1. Let $E \subset \mathbb R$ be a set of finite (Lebesgue) measure and let $\alpha_n \to +\infty$. Then prove $$ \lim_{n} \int_E 2\sin^2{(\alpha_nt)} dt = \mathscr{L}^{1}(E) $$
  2. Using the previous point, if necessary, prove that is $a_n$ is a sequence of real numbers such that $\lim_n \sin(a_n x)$ exists on a set of positive measure, then $a_n$ has a finite limit.

I have some ideas concerning point 1 but I have not gota formal proof. I think we should use the identity $2\sin^2x=1-\cos(2x)$ and - obviusly - the dominated convergence theorem. If this approach is correct then it should be enough to prove that the integral of $\cos{\alpha_nt}$ over $E$ tends to zero...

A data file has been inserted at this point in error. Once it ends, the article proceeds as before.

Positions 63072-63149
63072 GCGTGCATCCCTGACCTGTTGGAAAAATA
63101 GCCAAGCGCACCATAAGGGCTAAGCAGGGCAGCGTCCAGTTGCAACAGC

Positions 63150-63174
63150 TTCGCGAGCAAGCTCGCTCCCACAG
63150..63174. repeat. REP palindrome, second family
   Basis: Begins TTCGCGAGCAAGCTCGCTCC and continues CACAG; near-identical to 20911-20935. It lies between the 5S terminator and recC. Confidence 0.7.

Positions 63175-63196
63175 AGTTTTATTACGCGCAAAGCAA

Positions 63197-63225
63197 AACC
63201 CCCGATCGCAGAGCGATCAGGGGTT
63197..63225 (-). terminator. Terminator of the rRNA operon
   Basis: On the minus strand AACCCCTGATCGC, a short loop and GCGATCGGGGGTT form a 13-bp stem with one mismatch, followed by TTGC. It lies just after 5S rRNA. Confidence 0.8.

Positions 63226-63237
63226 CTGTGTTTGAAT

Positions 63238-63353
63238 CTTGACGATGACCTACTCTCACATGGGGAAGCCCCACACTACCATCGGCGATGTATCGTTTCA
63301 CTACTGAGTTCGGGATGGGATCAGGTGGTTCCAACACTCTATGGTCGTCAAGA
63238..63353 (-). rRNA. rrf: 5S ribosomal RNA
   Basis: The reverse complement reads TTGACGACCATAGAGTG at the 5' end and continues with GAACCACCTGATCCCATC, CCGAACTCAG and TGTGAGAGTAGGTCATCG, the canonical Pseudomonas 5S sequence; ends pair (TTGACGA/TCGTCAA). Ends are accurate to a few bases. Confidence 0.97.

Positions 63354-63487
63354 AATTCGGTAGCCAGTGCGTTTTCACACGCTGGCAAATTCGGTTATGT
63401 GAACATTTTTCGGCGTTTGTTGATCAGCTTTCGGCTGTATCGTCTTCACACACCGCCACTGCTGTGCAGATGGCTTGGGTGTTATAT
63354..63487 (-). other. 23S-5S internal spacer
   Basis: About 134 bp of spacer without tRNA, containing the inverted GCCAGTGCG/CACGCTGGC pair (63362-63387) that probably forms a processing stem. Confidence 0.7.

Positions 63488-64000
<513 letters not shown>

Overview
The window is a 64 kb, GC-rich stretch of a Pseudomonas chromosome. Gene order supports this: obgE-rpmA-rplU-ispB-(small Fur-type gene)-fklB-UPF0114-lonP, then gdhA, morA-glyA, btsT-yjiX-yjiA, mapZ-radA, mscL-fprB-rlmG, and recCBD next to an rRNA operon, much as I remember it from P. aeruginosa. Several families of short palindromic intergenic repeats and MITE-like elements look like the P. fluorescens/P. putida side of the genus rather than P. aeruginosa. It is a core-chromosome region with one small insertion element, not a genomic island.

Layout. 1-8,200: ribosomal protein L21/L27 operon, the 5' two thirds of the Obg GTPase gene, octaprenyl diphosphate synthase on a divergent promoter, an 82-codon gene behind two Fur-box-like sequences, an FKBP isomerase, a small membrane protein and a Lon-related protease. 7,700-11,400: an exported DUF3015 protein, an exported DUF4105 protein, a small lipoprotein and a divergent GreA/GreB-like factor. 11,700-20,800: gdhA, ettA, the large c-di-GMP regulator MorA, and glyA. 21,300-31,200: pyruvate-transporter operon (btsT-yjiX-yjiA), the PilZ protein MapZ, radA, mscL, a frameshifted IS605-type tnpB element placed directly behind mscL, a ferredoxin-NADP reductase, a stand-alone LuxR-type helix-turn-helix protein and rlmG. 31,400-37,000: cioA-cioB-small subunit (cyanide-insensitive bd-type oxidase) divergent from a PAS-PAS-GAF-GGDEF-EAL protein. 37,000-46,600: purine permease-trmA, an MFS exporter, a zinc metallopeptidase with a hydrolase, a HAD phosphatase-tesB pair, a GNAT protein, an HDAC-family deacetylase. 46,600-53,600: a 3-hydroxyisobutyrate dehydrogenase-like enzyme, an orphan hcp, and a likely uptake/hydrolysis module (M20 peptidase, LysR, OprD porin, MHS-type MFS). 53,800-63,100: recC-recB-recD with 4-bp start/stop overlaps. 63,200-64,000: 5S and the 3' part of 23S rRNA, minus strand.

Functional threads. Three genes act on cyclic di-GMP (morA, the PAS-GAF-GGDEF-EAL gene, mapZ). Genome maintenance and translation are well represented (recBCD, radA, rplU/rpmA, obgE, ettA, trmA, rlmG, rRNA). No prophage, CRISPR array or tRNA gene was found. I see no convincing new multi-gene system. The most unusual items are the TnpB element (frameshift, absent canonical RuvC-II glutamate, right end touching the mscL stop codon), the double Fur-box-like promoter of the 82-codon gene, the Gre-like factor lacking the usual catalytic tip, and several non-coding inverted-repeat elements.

Concerning the second point I have no idea.

  • $\begingroup$ Concerning 1., the Riemann-Lebesgue lemma comes to mind. Concerning point 2., let $E = \{ x : \lim_{n\to\infty} \sin (\alpha_n x)\text{ exists}\}$. $\endgroup$ Dec 24, 2013 at 19:52

1 Answer 1


For the first question: there is a result that says $E$ can be written as the union $G\cup N$ where $G$ is $G_\delta$ and $N$ has measure zero. Therefore, for any $\varepsilon>0$ there is an open set $U$ such that $|U-E|<\varepsilon.$ Write $U$ as a union of open intervals and on each open interval you have that the integral goes to $0$.

For question 2, try Daniel Fischer's comment.


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